Writer: Mark Waid
Pencils: Jean Diaz
Inks: Belardino Brabo
Colors: Andrew Dalhouse
Letters: Ed Dukeshire
Cover artists: John Cassaday/Tim Sale/Jeffrey Spokes
Editor: Matt Gagnon
Publisher: Boom! Studios
Price: $3.99 US
I’ve heard some criticism that with Irredeemable still not even a year old, it’s too early for Boom! Studios to launch a spinoff title that explores the opposite dynamic: the world’s most powerful super-villain turning over a new leaf to fight for what’s right. I really don’t understand that aversion to this new title. The way I see it, the publisher is simply beginning the expansion of its super-hero line in a shared-continuity context. No one took issue with Stan Lee and Jack Kirby’s efforts to develop a larger super-hero universe almost 50 years ago or any other comics creators who have done the same over the life of the comics medium as a whole. That being said, while I enjoyed Incorruptible, it’s a far cry from the strength of Irredeemable. Still, there’s a great deal of potential here, and it certainly looks as though one’s appreciation of the plotlines and characters of this title won’t be dependent one one’s knowledge of the other.
Max Damage, the only superhuman known to have survived a physical confrontation with the Plutonian, has been missing for a month, and his underlings have decided they can’t wait any longer for him to return and lead them. Using advanced weaponry from Damage’s arsenal, they head out to make a big score, only to find themselves face to face with an entire precinct of police officers. As the bad guys open fire on the vulnerable cops, a figure in the shadows decides to intervene, and his powers, it’ll definitely turn the tide of the firefight. It turns out to be Max Damage, and he chooses a side that surprises everyone.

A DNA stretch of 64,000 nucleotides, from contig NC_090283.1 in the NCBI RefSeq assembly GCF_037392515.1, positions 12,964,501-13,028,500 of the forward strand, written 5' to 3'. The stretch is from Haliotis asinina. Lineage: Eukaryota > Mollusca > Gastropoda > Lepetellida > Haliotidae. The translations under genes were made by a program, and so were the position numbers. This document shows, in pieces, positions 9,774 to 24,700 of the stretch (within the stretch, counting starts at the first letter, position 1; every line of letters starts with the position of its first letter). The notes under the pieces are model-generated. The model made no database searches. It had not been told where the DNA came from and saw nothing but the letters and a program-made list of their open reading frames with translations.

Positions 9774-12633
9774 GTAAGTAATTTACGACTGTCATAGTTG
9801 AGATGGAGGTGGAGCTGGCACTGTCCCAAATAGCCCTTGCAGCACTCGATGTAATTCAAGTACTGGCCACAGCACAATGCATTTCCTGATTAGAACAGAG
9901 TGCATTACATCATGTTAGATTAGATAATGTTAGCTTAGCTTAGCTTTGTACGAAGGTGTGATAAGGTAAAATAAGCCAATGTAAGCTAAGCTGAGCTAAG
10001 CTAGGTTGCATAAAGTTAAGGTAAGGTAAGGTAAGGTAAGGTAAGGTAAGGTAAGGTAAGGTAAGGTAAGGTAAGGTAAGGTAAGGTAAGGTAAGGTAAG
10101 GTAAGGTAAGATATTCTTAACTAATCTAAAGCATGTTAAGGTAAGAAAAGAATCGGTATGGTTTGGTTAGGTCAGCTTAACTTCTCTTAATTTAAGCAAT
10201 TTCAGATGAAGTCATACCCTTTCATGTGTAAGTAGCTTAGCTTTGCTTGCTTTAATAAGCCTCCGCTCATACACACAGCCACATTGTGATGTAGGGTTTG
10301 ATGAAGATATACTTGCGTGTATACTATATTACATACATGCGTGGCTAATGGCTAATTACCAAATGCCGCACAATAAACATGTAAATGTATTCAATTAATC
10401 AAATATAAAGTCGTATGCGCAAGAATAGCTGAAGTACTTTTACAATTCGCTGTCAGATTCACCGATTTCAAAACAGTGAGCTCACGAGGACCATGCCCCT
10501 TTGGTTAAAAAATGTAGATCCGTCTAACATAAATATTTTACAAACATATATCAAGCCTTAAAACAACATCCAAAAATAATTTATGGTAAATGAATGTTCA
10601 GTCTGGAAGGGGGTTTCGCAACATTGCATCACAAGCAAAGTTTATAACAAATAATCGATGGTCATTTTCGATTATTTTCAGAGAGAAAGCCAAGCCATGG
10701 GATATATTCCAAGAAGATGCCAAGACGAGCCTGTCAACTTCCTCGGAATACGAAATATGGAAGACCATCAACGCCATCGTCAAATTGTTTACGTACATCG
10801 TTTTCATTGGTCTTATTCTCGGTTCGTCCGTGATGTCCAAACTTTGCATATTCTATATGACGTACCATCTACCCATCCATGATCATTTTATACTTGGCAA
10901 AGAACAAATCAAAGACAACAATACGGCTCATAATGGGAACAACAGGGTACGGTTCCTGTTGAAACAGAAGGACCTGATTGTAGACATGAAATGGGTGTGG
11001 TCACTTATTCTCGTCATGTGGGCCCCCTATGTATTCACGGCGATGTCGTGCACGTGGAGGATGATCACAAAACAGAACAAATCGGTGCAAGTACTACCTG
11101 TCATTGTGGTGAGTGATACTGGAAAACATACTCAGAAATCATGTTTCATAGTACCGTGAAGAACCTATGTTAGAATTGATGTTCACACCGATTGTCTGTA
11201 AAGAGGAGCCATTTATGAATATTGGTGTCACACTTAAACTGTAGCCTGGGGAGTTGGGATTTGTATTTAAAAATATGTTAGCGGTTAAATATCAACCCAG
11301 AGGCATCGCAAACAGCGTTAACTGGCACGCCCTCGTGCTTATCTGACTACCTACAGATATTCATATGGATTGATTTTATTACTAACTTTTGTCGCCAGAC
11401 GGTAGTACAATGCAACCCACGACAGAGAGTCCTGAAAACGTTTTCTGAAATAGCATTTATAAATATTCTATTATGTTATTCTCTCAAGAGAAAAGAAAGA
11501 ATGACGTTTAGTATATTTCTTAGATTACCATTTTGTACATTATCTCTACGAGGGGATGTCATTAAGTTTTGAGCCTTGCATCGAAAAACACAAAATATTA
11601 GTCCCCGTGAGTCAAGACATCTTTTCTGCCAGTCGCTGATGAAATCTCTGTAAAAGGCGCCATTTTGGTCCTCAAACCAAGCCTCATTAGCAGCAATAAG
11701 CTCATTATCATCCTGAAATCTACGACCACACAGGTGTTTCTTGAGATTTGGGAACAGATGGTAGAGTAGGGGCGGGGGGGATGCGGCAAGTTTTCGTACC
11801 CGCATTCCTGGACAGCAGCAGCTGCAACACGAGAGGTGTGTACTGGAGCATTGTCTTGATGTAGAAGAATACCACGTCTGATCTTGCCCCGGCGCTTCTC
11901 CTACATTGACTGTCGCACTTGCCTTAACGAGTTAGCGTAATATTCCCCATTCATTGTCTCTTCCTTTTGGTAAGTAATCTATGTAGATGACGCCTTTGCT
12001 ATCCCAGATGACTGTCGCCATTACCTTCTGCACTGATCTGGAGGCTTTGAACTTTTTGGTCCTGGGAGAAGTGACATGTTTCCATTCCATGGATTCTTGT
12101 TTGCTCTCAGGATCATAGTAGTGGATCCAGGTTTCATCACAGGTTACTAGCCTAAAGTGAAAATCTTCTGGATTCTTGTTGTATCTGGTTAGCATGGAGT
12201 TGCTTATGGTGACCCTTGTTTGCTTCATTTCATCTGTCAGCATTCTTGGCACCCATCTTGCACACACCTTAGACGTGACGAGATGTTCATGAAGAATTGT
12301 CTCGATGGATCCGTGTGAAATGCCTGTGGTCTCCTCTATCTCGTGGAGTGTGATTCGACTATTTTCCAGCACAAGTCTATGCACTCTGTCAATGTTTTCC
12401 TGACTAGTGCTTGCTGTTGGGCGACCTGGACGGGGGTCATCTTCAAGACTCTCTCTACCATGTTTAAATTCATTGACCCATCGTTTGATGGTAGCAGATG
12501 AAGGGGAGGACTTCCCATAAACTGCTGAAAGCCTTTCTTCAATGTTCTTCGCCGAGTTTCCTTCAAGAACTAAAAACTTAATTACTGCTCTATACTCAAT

Penciller Jean Diaz tells the story clearly and capably, but his work here is really a generic super-hero style typical of a newer talent. His linework is occasionally inconsistent and rarely eye-grabbing. He really needs to develop his own unique look. Unfortunately for him, comparisons between this title and Irredeemable are unavoidable, and Diaz’s work pales in comparison with that of Peter Krause. I do like the design for Max Damage; it’s a plausible, realistic look while still conveying his extranormal nature. Jailbait’s look, on the other hand, is disappointing and completely uninteresting. Furthermore, the artist seems to draw her as being older than she’s actually meant to be (given her codename and a few snippets of dialogue).
Speaking of Jailbait, she’s really the most troubling and irksome aspect of this premise. I realize Waid is trying to paint Max Damage as having been the most disgusting, depraved and corrupt figure one could imagine, so he’s developed this notion that he only slept with underage girls. I also get that he’s riffing on the teenage-sidekick concept as well, but Damage’s (previously) perverted appetite just isn’t necessary. Rather than add to the story and character background, it took me out of the story. I think it was a misstep, and hopefully, it’s one the series can overcome.
The dynamic between Max and also reformed police lieutenant is much more interesting. Lt. Armadale seems to give physical form to Max Damage’s emerging conscience and voice to his ethical dilemmas. I’m also looking forward to learning this supporting player’s backstory. Mind you, he (and the unlikable Jailbait) isn’t enough of a supporting cast for this drama. While I trust Waid will soon expand the cast in forthcoming issues, I also trust he’ll plotlines here that will run independently of those in Irredeemable. Some common ground is to be expected, even welcomed, but it’s my hope that one won’t have to read both titles to appreciate what’s going on in each individual series.
Waid’s story of ethics and larger events that force philosophical imperatives is an engaging one, but not necessarily a realistic one. It’s really the only kind of thing that could unfold in the context of the super-hero genre. It’s a strong premise, and Waid’s central character is an interesting one, in part because the writer doesn’t instill too many badass or mysteriously stoic qualities in him, and as such, the writer avoids turning his protagonist into a cliche. 6/10
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